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The Air Force is now handling an investigation into a video showing U.S. troops cheering as they watch while a sheep is beaten to death with a baseball bat, a service spokesman said.
The animal rights group People for the Ethical Treatment of Animals applauded the move, saying they are happy the military is taking the matter seriously.
"These men need to be grounded for such a despicably base act," said Kristin Simon, of PETA. "It's a slap in the face to the honorable men and women who serve our country so bravely."
Meanwhile, a Hollywood songwriter who has asked to remain anonymous has offered a $5,000 reward to whomever can identify the service members in the video, Simon said.
In the brief but violent video, a service member drags the sheep into a room, where a man wearing civilian attire strikes the animal 11 times with a baseball bat. Each strike to the sheep's head and neck is accompanied by a loud, metallic crack of the bat.
The animal struggles to get back on its feet before it finally collapses under the ferocity of the blows. All the while, the troops cheer, making no effort to help the sheep.
Initially, the Army's Criminal Investigative Command was tasked with looking into the matter because the troops in the video wore what looked like Army uniforms.
However, closer analysis of the video revealed that the service members appear to be wearing Air Force uniforms, said Air Force spokesman Lt. Col. Andy Roake. The Air Force Office of Special Investigations took over the investigation Jan. 20.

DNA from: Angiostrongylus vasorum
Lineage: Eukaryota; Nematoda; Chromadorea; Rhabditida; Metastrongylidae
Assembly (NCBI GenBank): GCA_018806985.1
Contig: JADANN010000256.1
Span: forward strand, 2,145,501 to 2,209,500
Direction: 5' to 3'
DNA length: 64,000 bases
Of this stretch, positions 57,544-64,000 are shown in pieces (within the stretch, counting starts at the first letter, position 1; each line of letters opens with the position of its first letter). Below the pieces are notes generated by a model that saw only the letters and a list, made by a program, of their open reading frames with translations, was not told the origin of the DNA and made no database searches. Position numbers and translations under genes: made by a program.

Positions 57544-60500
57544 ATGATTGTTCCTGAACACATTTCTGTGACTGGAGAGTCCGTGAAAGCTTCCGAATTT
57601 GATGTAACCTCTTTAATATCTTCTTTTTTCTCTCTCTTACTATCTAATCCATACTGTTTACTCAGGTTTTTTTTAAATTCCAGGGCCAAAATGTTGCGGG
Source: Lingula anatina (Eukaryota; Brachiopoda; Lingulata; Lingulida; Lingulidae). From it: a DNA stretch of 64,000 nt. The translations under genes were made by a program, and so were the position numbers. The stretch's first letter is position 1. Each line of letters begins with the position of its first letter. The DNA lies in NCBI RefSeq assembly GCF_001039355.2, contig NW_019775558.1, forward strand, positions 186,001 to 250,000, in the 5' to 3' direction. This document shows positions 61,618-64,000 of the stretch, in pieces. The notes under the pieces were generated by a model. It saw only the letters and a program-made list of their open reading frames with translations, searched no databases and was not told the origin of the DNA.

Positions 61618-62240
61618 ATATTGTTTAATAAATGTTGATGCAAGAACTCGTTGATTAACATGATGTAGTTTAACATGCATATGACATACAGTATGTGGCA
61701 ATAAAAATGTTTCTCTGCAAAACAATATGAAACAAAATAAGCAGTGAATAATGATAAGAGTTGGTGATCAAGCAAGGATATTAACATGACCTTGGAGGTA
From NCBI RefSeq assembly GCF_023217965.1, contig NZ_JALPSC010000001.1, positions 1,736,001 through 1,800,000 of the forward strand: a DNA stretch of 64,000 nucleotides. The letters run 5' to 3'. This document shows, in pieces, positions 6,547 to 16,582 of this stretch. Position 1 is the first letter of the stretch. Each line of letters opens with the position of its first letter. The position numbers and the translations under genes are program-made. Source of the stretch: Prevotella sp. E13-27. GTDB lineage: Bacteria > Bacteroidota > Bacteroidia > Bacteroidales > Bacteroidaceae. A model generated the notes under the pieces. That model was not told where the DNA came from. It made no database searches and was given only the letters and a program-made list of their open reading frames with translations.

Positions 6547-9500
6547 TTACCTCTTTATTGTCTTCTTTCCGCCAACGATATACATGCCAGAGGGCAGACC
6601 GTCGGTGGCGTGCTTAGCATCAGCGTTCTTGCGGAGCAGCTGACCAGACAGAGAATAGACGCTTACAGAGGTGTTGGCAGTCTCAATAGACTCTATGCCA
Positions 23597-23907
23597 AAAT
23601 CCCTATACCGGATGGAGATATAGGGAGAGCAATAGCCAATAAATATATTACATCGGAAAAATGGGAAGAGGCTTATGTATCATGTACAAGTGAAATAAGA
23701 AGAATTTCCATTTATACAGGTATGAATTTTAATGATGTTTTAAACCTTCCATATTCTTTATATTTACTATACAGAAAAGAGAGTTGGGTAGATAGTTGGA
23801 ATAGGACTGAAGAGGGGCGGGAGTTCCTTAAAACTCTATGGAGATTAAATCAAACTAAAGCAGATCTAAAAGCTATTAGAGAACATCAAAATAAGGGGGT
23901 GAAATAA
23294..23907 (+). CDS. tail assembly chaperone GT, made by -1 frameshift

Roake could not say whether the troops in the video would face any disciplinary action.
"The actions seen in the internet video are contrary to the high standards we expect of every airman, and run counter to Air Force's core values," Roake said in an emailed statement. "Once the investigation is complete, and the facts have been determined, the Air Force will take appropriate action."
For standing by as the sheep was bludgeoned to death, the troops in the video could be punished under Article 134 of the Uniform Code of Military Justice, said Abraham Burgess, an attorney who specializes in military law.
"If I were advising the commander, I would argue that that by watching, not intervening or encouraging the acts in the video, they are bringing discredit or prejudicing the public against the armed forces," Burgess said during a Jan. 18 interview with Army Times, a sister publication of Air Force Times. "You see in the video what is wrong and what hurts our reputation."
It is unclear from the video when and where it was taken. Nor is there any obvious indication of the units the troops are assigned to.
The animal rights group People for the Ethical Treatment of Animals http://www.armytimes.com/news/2012/01/army-peta-to-army-investigate-sheep-beating-video-011712/">notified the Army about the video in November, but the group claims it never received a response. PETA then issued a news release with the video earlier this month, hoping publicity surrounding a separate video purportedly showing Marines urinating on Taliban corpses would help their cause.
"They need to investigate, and if they reach a dead end, they reach a dead end," PETA President Ingrid Newkirk told Army Times on Jan. 17. "There is no medal for failing to take it seriously."